The Bad Movie Report

Making A Bad Movie:
My Personal Nightmare


We'll Fix It In Pre-Production

Faced with a mini-series rather than a feature script, we did the only thing we could: we tore out the mini-story I had inserted into the middle of the script. Fortunately, it was fairly modular, and we lost nothing meaty in the process. Largely, it was there to expand upon my little deus ex machina, my geeky comic book fan device - the Emergency Grappling System. A lifesaving device that Marc and his brother had invented, were going to patent, get rich, which is why they're at the cabin to get killed, blah blah blah. It becomes very important at the end, and I didn't want it to come out of left field. Which it does now. Ah, well...

So the pre-production process swung into full, brutal action. I was not privy to the auditions, nor did I want to be; at this point, my faith was in Roger. After all, he was the only person I knew who had finished and sold a full-length movie, albeit one shot on super 8. I'm still not sure which mindset ruled over me at that point - the belief that a film's director rules supreme, or my own theatrical background.

You see, theater is a very, very collaborative field. As an actor, I discovered (yes, much to my dismay) that although I had good instincts, my performances improved exponentially with a good director. As a director, I am continually delighted by actors who have something to bring to the party; and the few times I've worked as a sound designer (a demanding, no-glory-little-pay job), I've worked hard to support and expand upon what was being done onstage - the best time being when the actors and my music moved myself and the audience to tears night after night. The audience's reaction I had hoped for; my reaction surprised me.

I did have a bit of input into the casting. Roger and I both knew Kent Johnson, the actor who wound up playing Alfie, the zombie. Kent is tall, thin, unafraid of makeup, and has the patience of a thousand monks. I knew he was going to need the patience for what was going to be a lengthy makeup each day.

There should be more than just a paragraph for my friend Diane Johnson - in fact, "friend" is far too weak a word for her. Diane and I spent the 80's keeping each other sane. She was such an important part of my life that when it came time for me to marry, I could think of no one I would rather have act as my best man. She looked great in a tuxedo.

That trip down memory lane finished, I find that Diane has now gotten herself a second paragraph. Good. I owe her that. You see, back when Nightcrawlers/Nemesis was going to be a Mensik project, I had talked to her about the possibility of doing the one nude scene in my script (for those of you who have seen Forever Evil - there is three times as much nudity in the finished film as in my script. We'll be addressing differences like that in about a month). I approached her again, she still had a bit of the exhibitionist in her, and I arranged a meeting betwixt she and Roger.

I also did some subtle pushing for my friend Red Mitchell for the lead. I had aged a bit since that first draft, and I now at least had the wisdom to realize that I was not leading man material - not having classical good looks, being generally overweight, and besides which - leading men don't get to have much fun (unless they're Mel Gibson in the Lethal Weapon movies). Red looked good, did intense well, and needed the work.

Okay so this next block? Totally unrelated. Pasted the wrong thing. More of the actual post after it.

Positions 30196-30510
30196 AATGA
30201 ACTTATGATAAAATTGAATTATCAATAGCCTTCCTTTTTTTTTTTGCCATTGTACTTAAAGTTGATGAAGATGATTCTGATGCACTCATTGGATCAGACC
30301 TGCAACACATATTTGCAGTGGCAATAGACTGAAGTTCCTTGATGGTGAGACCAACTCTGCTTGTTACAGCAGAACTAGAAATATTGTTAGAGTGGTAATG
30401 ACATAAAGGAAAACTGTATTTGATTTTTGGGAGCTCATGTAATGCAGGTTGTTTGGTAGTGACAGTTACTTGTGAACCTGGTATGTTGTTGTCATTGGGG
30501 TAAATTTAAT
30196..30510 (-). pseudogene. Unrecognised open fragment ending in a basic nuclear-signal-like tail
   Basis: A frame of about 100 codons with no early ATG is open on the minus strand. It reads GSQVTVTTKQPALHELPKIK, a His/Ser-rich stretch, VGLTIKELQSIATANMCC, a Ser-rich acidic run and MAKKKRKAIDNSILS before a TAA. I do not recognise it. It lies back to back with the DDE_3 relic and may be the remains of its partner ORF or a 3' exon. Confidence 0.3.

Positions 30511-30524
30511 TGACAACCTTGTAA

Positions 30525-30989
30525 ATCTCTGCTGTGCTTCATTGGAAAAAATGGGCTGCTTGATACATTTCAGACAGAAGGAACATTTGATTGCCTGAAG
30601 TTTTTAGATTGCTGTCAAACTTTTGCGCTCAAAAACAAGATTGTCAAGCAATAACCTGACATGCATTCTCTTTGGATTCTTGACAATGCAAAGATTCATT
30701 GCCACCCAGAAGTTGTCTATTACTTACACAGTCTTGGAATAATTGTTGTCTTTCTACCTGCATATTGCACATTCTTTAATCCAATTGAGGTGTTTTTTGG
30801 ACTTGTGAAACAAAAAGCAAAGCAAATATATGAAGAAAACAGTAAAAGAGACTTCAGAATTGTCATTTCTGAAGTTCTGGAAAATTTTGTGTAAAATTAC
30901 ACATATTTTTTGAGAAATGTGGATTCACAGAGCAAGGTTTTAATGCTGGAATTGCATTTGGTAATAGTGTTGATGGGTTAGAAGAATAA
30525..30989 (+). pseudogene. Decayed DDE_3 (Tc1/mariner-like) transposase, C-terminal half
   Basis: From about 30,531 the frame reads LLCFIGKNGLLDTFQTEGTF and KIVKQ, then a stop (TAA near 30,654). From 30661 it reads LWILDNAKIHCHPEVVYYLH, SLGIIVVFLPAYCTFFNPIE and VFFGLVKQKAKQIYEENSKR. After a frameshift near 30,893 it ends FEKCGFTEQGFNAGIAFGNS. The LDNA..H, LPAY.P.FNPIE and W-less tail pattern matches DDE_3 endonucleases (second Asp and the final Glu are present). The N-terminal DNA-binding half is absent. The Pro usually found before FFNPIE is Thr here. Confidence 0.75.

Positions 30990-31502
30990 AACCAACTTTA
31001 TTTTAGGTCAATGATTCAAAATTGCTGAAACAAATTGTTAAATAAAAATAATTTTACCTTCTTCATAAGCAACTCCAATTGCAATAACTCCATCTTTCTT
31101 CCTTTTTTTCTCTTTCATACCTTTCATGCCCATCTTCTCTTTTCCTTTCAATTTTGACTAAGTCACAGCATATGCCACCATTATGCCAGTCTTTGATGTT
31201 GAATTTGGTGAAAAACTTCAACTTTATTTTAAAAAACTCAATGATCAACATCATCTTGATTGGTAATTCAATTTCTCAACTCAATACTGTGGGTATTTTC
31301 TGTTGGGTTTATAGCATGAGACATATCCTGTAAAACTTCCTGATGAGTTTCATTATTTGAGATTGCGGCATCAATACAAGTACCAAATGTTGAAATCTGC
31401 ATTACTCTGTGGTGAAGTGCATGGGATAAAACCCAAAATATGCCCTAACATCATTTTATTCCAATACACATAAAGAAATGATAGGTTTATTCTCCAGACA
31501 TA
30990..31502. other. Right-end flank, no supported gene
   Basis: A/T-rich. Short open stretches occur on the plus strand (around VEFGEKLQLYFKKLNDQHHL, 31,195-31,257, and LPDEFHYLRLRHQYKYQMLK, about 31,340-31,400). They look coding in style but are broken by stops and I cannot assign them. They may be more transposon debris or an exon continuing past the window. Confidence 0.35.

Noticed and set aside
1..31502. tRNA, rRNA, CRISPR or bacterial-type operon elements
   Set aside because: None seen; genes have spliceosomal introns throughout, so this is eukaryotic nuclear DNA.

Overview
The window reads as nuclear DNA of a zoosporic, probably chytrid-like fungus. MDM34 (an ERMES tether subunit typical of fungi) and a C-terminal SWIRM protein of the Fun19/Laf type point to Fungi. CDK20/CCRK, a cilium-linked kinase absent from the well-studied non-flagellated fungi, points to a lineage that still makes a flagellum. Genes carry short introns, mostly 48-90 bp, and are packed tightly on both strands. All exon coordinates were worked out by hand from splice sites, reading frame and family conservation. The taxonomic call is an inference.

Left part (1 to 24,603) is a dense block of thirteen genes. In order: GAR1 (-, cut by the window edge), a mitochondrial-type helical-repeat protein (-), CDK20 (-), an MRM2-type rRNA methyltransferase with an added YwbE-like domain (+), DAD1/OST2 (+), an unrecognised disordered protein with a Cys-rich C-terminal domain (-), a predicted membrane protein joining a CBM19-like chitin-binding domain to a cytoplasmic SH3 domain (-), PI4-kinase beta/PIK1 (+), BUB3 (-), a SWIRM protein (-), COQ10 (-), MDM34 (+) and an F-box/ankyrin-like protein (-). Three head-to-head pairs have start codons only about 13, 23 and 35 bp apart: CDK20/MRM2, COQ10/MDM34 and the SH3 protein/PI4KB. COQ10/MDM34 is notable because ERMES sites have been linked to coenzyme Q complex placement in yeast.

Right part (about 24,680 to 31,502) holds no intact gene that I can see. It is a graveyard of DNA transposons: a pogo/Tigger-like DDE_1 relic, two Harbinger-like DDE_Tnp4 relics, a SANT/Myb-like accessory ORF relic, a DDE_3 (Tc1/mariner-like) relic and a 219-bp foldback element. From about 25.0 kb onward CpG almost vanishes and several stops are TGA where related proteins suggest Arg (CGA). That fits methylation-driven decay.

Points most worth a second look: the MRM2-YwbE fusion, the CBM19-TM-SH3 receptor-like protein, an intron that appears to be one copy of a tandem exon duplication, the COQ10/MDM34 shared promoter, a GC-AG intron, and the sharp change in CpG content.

All these friends got the roles. It is to their credit that they eventually forgave me for that. As did all my friends who were eventually sucked into the movie. There were quite a few of them.

One interesting sidebar, during the preproduction phase: United had picked up an awful little thriller called Terror at Tenkiller, and they felt it could be salvaged by a new soundtrack. I don't remember enough about the original soundtrack to judge whether that's true or not, but we still wound up re-looping the entire film. I do not recommend trying to search out Terror - it will not reward that effort one bit, unless you're dying to hear what I sound like - I'm the voice of the older character Preacher, who gets his hand cut off by what has to be the sharpest hunting knife in All Creation. *

My role in the production was somewhat up in the air - I wanted to be on hand for the shooting, but Roger had no more money for another crew person. I finally wound up volunteering to drive the van to shuttle actors around between locations, and I bought reams of 35mm film to take pictures. I also worked on acquiring the firearms for the production. The most cost-effective turned out to be blowback guns, which look completely realistic, produce no fire like blank-shooting props, but some smoke and realistic shell-ejections in the case of the automatic pistols and shotgun.

Finally, the actors met in Roger's studio one evening for a read-through of the script, yet another holdover from our theatrical days. After this, our production manager (who shall remain nameless) stood up to say a few words and mentioned the blowback guns. Wishing to assure the actors that they were totally safe, he went a bit too far, saying that you could hold them up to your head and pull the trigger and nothing would happen.

This was followed by my horrorstruck voice from the back: "But for God's sake, don't."

Not a terribly auspicious beginning. Later that week we found out that Sybil Danning's production outfit had already copped the name Nemesis - not that they ever did anything with it. Albert Pyun eventually did. (Great. Scooped by Pyun. I feel better now.) "How many movies are named Maniac?" I asked. It didn't matter. We still had to come up with a new name.

Some days it just never ends.


Just the FX, Ma'am